It worked out. In fact, it worked out three times over. Ketel Marte, Jose Altuve and Charlie Blackmon are exactly the type of hitters who can contribute first round-caliber numbers — they all did last year, Altuve's being more on a per-game basis — but get pushed down just because someone has to in a loaded hitting environment. Are they definitively worse than J.D. Martinez, who went 20th overall? I don't see how anyone could make that claim.
Getting three of that sort of hitter after passing up on all those big bats in Rounds 1 and 2 felt like too much of a gift for me to divert my attention to stolen bases. I mean, Cavan Biggio went two picks before Altuve. Ramon Laureano and Luis Robert went in the same round as Blackmon. People were reaching for steals in this draft, beyond even the usual for a Rotisserie league, and by refusing to get caught up in it myself, I was able to make up for the hitters I missed in the first two rounds while still getting the pitching excess I wanted.
Four of my top 37 starting pitchers — that's what I'm aiming for in every draft, those 37 being the pitchers who I consider more likely than not to make an honest difference. Some of them won't, but you won't know which ones, which is why you draft four in the hopes two or three deliver. Matthew Boyd is kind of a bonus fifth one, too. He's not technically among the top 37, but he measures up in terms of strikeout ability (238 last year) and workload expectations (185 1/3 innings). He has massive home run issues to address, and it's possible I'll need to get his ERA out of my lineup at some point. But in a disaster scenario where three of my top four starting pitchers go down, at least I know Boyd can keep me afloat in strikeouts.
What if everything goes right and I'm blowing out all the other teams in the pitching categories? Like I said, high-end starting pitchers are the most valuable currency in the game right now. I'm sure I'll have no trouble working out a trade. It's all anybody wanted in a trade scenario last year.
Broadly speaking, what I ended up doing in this draft is leveraging the stolen base and save scarcities to give me the pitching surplus I wanted while still keeping pace with the bats. Stolen bases and saves are scarce, yes — a select few players are capable of contributing to them, which means they come at a premium — but they're also highly volatile. A hefty investment doesn't guarantee a big total in either, and since it's not like those categories work in conjunction with any of the others (meaning a high saves total doesn't contribute to a lower ERA nor a high steals total to a higher batting average), the steals and saves themselves are entirely what you're paying for. They're a luxury, and they're not the luxury I wanted. No, I wanted all the starting pitchers.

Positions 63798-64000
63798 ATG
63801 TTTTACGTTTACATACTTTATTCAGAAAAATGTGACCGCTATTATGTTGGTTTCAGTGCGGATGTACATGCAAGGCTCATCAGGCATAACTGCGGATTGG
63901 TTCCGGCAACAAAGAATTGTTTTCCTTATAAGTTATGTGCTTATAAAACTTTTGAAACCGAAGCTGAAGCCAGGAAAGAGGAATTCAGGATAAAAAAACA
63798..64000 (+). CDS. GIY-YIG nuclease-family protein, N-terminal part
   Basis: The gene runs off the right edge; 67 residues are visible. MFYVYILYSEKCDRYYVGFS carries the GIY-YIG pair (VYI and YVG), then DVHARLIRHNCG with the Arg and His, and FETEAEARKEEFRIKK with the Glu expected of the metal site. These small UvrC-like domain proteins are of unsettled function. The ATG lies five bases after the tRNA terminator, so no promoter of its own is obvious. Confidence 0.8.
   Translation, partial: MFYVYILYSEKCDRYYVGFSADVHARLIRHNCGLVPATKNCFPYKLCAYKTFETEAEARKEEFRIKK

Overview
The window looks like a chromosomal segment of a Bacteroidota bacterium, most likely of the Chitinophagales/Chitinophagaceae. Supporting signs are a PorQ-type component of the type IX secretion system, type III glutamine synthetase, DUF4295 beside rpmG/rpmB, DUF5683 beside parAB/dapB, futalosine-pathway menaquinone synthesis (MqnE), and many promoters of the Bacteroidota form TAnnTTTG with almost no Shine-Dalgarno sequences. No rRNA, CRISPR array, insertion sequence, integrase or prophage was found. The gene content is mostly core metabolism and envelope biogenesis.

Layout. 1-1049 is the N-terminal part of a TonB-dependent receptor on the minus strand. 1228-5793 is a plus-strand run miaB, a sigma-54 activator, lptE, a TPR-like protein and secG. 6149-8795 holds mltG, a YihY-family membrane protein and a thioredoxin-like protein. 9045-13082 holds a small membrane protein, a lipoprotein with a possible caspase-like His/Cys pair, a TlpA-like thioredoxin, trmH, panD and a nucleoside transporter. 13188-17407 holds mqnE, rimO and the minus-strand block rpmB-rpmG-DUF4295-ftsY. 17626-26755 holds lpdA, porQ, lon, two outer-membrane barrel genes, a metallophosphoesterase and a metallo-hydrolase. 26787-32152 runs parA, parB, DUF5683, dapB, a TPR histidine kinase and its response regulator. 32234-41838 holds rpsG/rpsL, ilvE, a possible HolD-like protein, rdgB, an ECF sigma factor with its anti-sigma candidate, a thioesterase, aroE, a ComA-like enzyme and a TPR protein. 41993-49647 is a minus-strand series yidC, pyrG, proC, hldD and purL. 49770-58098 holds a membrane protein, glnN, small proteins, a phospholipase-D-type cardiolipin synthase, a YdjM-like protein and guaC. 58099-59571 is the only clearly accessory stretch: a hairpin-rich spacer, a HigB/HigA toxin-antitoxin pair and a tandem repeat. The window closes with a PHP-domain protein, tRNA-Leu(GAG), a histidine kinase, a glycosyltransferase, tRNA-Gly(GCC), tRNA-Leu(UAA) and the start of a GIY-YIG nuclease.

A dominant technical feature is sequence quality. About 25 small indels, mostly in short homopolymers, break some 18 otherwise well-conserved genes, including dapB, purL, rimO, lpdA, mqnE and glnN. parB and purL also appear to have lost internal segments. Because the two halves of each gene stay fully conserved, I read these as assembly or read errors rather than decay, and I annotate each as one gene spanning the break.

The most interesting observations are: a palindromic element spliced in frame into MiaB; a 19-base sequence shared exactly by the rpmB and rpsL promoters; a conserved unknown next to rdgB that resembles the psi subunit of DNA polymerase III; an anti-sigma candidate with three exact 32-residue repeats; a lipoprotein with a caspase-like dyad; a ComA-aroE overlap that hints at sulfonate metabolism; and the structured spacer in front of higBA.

Still, punting categories should never be the goal, and I feel like I gave myself a fighting chance in both. I've never been a fan of true steals specialist who provide that and nothing more, but I can hide a Mallex Smith easier in a 15-team league, where nobody's lineup is completely star-studded. Moreover, getting last year's stolen bases leader with the 217th overall pick was exactly the sort of good fortune I needed after neglecting the category for so long. There's a chance players like Kyle Tucker, Nick Solak and Sam Hilliard could make a worthwhile contribution in steals as well, but it'll be mostly Smith who carries me.
As for saves, Brandon Kintzler and Wade Davis are technically the front-runners in their respective bullpens. They're probably not good enough to keep the job, but they may be. Both have a history in the role. Really, I just need them to keep me afloat until some alternatives begin emerging on the waiver wire, as alternatives always do, and considering I got the first of them, Kintzler, a full five rounds after the last batch of unreliable closers (guys like Mark Melancon and Joe Jimenez) went off the board, anything the two of them give me is like free money. Hunter Harvey, meanwhile, is sort of my speculative pick for the Orioles bullpen. They don't seem to want Mychal Givens closing for them, really.
Apart from those bargain bin closers, I devoted the late rounds to grabbing whatever upside bats I could find — ones that I thought had some kind of path to playing time even if it's not fully realized yet. Chances are one or two of Jo Adell, Sam Hilliard, Carter Kieboom, Evan White, Tyler O'Neill, Ryan Mountcastle and Mike Ford will hit big for me, and then I'll have an actual difference-maker as opposed to a marginal Stephen Piscotty or Jason Heyward type. That's kind of a Fantasy 101 tip, but not everyone follows through on it. I've scored big with it on past Tout Wars teams, including Pete Alonso and Jeff McNeil last year and Aaron Judge in 2017.
So which sleepers should you snatch in your draft? And which undervalued first baseman can help you win a championship? Visit SportsLine now to get rankings for every single position, all from the model that called Kenta Maeda's huge breakout last season, and find out.